Our group aims to understand the role of epigenetic changes in cancer initiation and progression and decipher the link between genetic and epigenetic modifications. We obtained insights about the role of genetic and epigenetic changes in specific cancer types: neuroblastoma, Ewing sarcoma and erythroleukemia. We also developed pioneer methodology to analyze high-throughput data from DNA sequencing and ChIP-seq experiments generated for cancer samples.






Selected publications

  • Deciphering the etiology and role in oncogenic transformation of the CpG island methylator phenotype (CIMP): a pan-cancer analysis J. Yates and V. Boeva. Briefings in Bioinformatics, 2022. 23(2):bbab610. Link to the paper. Here, we studied hypermethylation of CpG islands in cancer, also known as a CpG island methylator phenotype (CIMP), often associated with survival variation. We defined CIMP systematically and agnostically, through modeling effects associated with age, gender or tumor purity. Among the 19 CIMP-positive cancers out of 26 cancer types studied, we documented that only shared genomic drivers were mutations in IDH1 and SETD2. Overall, our results indicate that CIMP does not exhibit a pan-cancer manifestation; rather, general dysregulation of CpG DNA methylation is caused by heterogeneous mechanisms.
  • Heterogeneity of neuroblastoma cell identity defined by transcriptional circuitries. V. Boeva, C. Louis-Brennetot, A. Peltier, S. Durand, C. Pierre-Eugene, V. Raynal, H. Etchevers, S. Thomas, A. Lermine, E. Daudigeos-Dubus, B.Geoerger, M.F. Orth, T.G.P. Grunewald, E. Diaz, B. Ducos, D. Surdez, A.M. Carcaboso, I. Medvedeva, T. Deller, V. Combaret, E. Lapouble, G. Pierron, S. Grossetete-Lalami, S. Baulande, G. Schleiermacher, E. Barillot, H. Rohrer, O. Delattre, and I. Janoueix-Lerosey. Nature Genetics. 2017 Sep;49(9):1408-1413. PMID: 28740262. Link to the paper Using the analysis of super-enhancer landscape in neuroblastoma cell lines and PDXs we show that neuroblastoma cells can be in two different epigenetic and transcriptional states. These two states can co-exist in the same cell line. Cells of the less differentiated state are less sensitive to chemotherapy.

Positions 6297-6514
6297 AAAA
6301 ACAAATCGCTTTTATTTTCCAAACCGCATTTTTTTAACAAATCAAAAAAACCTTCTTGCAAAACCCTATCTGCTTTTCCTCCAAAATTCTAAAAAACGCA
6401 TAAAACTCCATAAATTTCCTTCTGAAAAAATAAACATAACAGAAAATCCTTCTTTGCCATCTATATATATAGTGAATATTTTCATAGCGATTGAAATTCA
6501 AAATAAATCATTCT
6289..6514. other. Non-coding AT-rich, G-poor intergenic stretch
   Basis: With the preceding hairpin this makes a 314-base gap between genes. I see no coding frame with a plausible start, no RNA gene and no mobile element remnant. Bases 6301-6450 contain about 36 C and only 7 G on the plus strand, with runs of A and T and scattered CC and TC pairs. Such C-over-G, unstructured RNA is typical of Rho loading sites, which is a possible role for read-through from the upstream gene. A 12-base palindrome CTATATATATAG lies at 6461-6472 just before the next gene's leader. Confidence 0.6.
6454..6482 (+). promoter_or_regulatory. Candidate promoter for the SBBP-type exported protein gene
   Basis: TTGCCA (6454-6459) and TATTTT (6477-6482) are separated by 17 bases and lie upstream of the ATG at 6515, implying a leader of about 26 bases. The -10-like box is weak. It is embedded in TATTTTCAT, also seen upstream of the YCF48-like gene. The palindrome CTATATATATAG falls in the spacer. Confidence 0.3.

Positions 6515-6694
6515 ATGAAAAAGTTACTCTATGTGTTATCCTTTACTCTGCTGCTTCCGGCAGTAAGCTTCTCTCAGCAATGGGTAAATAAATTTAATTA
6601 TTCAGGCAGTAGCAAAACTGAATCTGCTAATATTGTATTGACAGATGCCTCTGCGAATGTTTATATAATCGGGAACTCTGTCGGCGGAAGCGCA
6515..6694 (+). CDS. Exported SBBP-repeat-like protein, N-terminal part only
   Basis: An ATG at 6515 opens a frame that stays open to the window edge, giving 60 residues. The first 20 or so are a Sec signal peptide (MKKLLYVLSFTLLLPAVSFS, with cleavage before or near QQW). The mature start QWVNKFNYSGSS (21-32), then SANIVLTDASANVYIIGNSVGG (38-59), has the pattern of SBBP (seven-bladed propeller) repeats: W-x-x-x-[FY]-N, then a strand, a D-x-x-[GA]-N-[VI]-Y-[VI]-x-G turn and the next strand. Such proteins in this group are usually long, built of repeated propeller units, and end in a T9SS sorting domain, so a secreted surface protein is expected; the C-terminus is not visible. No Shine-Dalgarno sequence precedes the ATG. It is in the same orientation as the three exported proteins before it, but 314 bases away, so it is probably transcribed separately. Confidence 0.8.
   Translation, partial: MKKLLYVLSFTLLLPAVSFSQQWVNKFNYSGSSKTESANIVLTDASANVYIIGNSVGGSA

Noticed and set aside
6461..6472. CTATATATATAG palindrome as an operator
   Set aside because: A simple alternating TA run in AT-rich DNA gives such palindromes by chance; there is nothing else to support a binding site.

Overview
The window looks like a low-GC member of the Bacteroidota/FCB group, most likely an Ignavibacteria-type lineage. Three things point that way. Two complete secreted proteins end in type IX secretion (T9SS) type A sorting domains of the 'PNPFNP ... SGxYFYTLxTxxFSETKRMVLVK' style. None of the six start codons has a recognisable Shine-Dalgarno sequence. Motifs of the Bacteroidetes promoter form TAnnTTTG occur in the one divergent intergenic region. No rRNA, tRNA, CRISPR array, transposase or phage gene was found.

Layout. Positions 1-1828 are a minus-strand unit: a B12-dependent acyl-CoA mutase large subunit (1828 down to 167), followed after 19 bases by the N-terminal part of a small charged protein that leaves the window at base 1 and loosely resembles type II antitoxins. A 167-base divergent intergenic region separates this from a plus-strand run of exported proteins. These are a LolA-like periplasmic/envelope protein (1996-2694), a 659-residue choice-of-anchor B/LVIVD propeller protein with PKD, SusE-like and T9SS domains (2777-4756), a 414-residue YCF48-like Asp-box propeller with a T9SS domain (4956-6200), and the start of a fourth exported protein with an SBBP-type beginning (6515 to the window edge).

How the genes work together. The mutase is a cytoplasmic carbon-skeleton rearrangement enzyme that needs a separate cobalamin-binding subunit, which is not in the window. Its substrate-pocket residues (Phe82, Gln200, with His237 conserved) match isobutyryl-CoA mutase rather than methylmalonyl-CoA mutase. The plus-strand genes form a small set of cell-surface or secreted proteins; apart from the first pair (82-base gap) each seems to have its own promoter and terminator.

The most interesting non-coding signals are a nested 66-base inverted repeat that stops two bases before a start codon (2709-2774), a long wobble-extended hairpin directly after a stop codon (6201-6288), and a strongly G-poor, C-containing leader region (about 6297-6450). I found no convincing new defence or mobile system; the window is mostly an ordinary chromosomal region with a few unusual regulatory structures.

• HMCan-diff: a method to detect changes in histone modifications in cells with different genetic characteristics. H. Ashoor, C. Louis-Brennetot, I. Janoueix-Lerosey, V.B. Bajic, and V. Boeva. Nucleic Acids Research. 2017. 45(8):e58. doi: 10.1093/nar/gkw1319, PMID: 28053124. HMCan-diff is the first computational method for detection of differential ChIP-seq or ATAC-seq signal in cancer cells. The main improvement of HMCan-diff over methods developed for normal cells is its ability to correct the signal for the GC-content and copy number bias.
  • HMCan: a method for detecting chromatin modifications in cancer samples using ChIP-seq data. H. Ashoor, A. Herault, A. Kamoun, F. Radvanyi, V.B. Bajic, E. Barillot and V. Boeva. Bioinformatics, 2013, 29 (23): 2979-2986. PMID: 24021381. Here we propose the first method to detect regions of enrichment in histone modifications in cancer ChIP-seq data. We show that existing methods, such as MACS or SICER, suffer from significant copy number bias.
  • Control-FREEC: a tool for assessing copy number and allelic content using next generation sequencing data. V. Boeva, T. Popova, K. Bleakley, P. Chiche, I. Janoueix-Lerosey, O. Delattre and E. Barillot. Bioinformatics, 2012, 28(3):423-5. PMID: 22155870. In this paper, we present one of the first methods to assess copy number and genotype information in whole genome and exome sequencing data. When applied to cancer data, our method allows correcting for contamination by normal cells and variable sample ploidy.



    Publications 2022



    Publications 2021



    Publications 2020



    Publications 2018



    Publications 2017



    Publications 2016



    PI's publications before the official creation of the lab


  Book chapters: